Thresholds of Climate Change in Ecosystems

Ecological thresholds occur when external factors, positive feedbacks, or nonlinear instabilities in a system cause changes to propagate in a domino-like fashion that are potentially irreversible.  This report reviews threshold changes in North American ecosystems that are potentially induced by climatic change and addresses the significant challenges these threshold crossings impose on resource and land managers. Sudden changes to ecosystems and the goods and services they provide are not well understood, but they are extremely important if natural resource managers are to succeed in developing adaptation strategies in a changing world.

The report provides an overview of what is known about ecological thresholds and where they are likely to occur. It also identifies those areas where research is most needed to improve knowledge and understand the uncertainties regarding them. The report suggests a suite of potential actions that land and resource managers could use to improve the likelihood of success for the resources they manage, even under conditions of incomplete understanding of what drives thresholds of change and when changes will occur.

Key examples of climate-induced threshold changes are presented.  This synthesis effort identified a suite of potential actions that, taken together or separately, can begin to improve the understanding of thresholds and increase the likelihood of success in developing management and adaptation strategies in a changing climate, before, during, and after thresholds are crossed.  In general, it is essential to increase the resilience of ecosystems and thus to slow or prevent the crossing of thresholds; to identify early warning signals of impending threshold changes; and to employ adaptive management strategies to deal with new conditions, new successional trajectories, and new combinations of species.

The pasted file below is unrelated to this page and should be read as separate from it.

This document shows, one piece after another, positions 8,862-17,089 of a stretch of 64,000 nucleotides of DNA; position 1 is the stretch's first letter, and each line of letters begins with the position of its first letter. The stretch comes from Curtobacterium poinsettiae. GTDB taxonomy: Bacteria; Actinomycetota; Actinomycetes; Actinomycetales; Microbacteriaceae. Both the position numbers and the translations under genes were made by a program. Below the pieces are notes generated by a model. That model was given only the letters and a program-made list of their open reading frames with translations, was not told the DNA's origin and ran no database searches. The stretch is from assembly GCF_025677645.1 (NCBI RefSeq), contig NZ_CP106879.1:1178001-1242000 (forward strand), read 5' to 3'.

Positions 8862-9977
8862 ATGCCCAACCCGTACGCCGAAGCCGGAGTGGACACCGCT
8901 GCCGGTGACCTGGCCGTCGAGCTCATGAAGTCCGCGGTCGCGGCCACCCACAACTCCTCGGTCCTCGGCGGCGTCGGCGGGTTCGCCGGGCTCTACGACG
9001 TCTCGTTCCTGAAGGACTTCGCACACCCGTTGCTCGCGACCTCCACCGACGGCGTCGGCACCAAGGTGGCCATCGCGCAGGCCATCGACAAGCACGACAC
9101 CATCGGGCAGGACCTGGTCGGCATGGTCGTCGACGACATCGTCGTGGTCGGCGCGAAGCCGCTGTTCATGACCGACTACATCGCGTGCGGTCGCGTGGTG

Connecting Biodiversity and Climate Change Mitigation and Adaptation: Report of the Second Ad Hoc Technical Expert Group on Biodiversity and Climate Change

The Convention on Biological Diversity (CBD) has, as its three objectives, the conservation of biodiversity, the sustainable use of its components, and the fair and equitable sharing of the benefits from the use of genetic resources. Efforts towards the achievement of these objectives are, however, coming under threat from one of the world’s other major environmental, social and economic challenges…climate change.
Climate change is threatening individual species such as the King Protea in South Africa and the polar bear in the Arctic. Climate change is also threatening entire ecosystems such as the cloud forests of South America and the coral reefs of South-east Asia. Climate change will affect where species live, when they move and how they interact.

Where species and ecosystems are well protected and healthy, natural adaptation may take place, as long as the rate of change is not too rapid and the scale of change is not too great. However, where climate change stacks as an additional threat upon other stresses such as pollution, overuse or invasive alien species, natural adaptive capacity may be exceeded. It is important, therefore, to ensure that climate change is not considered in isolation.

In fact, the links between biodiversity and climate change flow both ways. Biodiversity, and associated ecosystem services are the cornerstone of sustainable development. This relationship has long been recognized through the decisions of the Conference of Parties to the CBD and through the adoption of Millennium Development Goal number seven on environmental sustainability. Biodiversity also has a very important role to play in climate change mitigation and adaptation. The importance of this relationship is only now coming to light, spurred by decision IX/16 of the Conference of the Parties to the CBD.

The good management of ecosystems such as wetlands and forests, remains an effective mitigation option given the high sequestration potential of natural systems. The permanence of carbon sinks is also tied to the maintenance or enhancement of the resilience of ecosystems.

With regards to climate change adaptation, healthy, intact ecosystems have long provided critical ecosystem services, providing people with food and shelter, protecting communities from drought and floods, and building the basis of much of our traditional knowledge, innovations and practices. As climate change threatens food security, increases exposure to natural disasters and changes the very nature of the environment in which we live, these ecosystem services will become even more important and valued.